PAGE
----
Debu Tripathy, MD
Co-Leader, Women’s Cancer Program
Professor of Medicine
Priscilla and Art Ulene Chair In Women’s Cancer
USC/Norris Comprehensive Cancer Center
University of Southern California
Los Angeles, CA
Although the use of tumor markers to evaluate patients with breast cancer is well established, the nuances involved in such testing are growing along with the emergence of novel assays and fresh research findings.
Debu Tripathy, MD, has made novel therapeutics in breast cancer the focus of his clinical research. He is delving into biomarkers that predict sensitivity and resistance to therapeutics, as well as growth factor receptor pathways that might be promising candidates for targeted therapies.
In this interview, Tripathy discusses practical implications of biomarker research.
How do you use gene profiling in clinical practice?
The primary area where gene profiling such as the Oncotype
DX score helps is in patients who have estrogen receptor (ER)–positive or progesterone receptor (PR)–positive and HER2/neu
–negative early-stage cancers.
It is primarily used in patients with negative nodes because in those patients the benefit of chemotherapy on the average is very small. Those with a high or intermediate-to-high recurrence score—perhaps a little more than a quarter of the patients—derive almost all of the benefit of chemotherapy, and most of the other patients do not.
More recently, there have been some studies to suggest that maybe in patients with positive nodes, even though the risk of recurrence is higher, the recurrence score may still tell us who is likely to benefit from chemotherapy. There may even be patients with positive nodes who really don’t benefit much from chemotherapy. The studies supporting that are not as robust, so that area is a little more controversial.
In fact, there’s an ongoing prospective study right now for patients with one to three nodes and hormone receptor–positive, HER2/neu
–negative tumors to use the Oncotype
assay and randomize those who have a score of less than 25 to hormonal therapy alone versus chemotherapy followed by hormonal therapy. In that study, patients with a recurrence score greater than 25 automatically get chemotherapy.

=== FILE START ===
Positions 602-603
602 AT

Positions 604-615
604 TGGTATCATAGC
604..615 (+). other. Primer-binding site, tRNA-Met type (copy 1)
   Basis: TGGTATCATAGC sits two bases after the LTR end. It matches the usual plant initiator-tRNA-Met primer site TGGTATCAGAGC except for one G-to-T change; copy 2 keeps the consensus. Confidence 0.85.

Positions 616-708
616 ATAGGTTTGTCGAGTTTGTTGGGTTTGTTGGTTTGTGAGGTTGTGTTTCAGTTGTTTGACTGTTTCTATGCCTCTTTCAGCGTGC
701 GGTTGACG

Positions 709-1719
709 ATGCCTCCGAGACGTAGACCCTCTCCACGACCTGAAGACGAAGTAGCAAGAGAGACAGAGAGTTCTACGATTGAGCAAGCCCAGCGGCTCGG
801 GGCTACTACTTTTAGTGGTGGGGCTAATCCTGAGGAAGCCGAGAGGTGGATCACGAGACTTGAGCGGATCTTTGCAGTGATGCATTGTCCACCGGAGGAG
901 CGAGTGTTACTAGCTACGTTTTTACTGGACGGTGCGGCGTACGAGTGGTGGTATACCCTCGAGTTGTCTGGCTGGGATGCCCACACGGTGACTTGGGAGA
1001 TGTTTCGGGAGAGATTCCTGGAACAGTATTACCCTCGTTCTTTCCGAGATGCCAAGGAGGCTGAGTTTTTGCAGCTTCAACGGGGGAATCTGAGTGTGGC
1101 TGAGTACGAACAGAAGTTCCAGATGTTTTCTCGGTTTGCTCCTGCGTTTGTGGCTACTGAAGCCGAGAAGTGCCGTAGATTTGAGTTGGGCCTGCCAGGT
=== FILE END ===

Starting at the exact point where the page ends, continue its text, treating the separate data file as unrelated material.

The HER2 gene is amplified in 20% of breast cancers (top). The extra HER2 proteins increase the activation of the cancer cell-signaling pathway (bottom).
How do you use biomarkers when tumors recur?
When patients have a local or distant recurrence, the standard now is to do a biopsy if feasible and send these biomarker assays because the markers can change.
For estrogen and progesterone receptors, they may change up to 10% to 20% of the time. For HER2, it’s probably less, maybe in the 5% to 10% range, but it is important in decision making. It may affect the therapy options that you would have in recurrent disease.
Many times, biomarkers from the original tumor that may have been determined years earlier are used, and we now know that sometimes those can change and affect tumor biology.
What role does tumor heterogeneity play?
Tumor heterogeneity is becoming an increasingly recognized phenomenon, and it’s very difficult to incorporate that into decision making. As the tumors grow, different cells within the tumor may start to acquire or select for different genetic changes, and then a certain part of the tumor may grow, expressing a different set of proteins than another part of the tumor. If you’re giving the patient a drug that might select out one of these subclones, you end up getting differences in markers across the tumor due to selective pressures.
Now we’re seeing that when we perform estrogen, progesterone receptor, or HER2 analysis, we may find that the whole tumor doesn’t behave uniformly.
It’s still a controversial notion, but we do know that tumor heterogeneity exists, and now the problem is how do we deal with it, how do we use that information? Certainly, it is not something we’re routinely using. If you look at all the guidelines for how a pathologist should score ER, PR, or HER2, it’s by counting a lot of cells and then averaging them. There really isn’t accounting for these sorts of patches over larger segments of tumor. What do you do if you have just a small patch of HER2–positive cells and the rest of the tumor is HER2–negative? Should those patients get trastuzumab?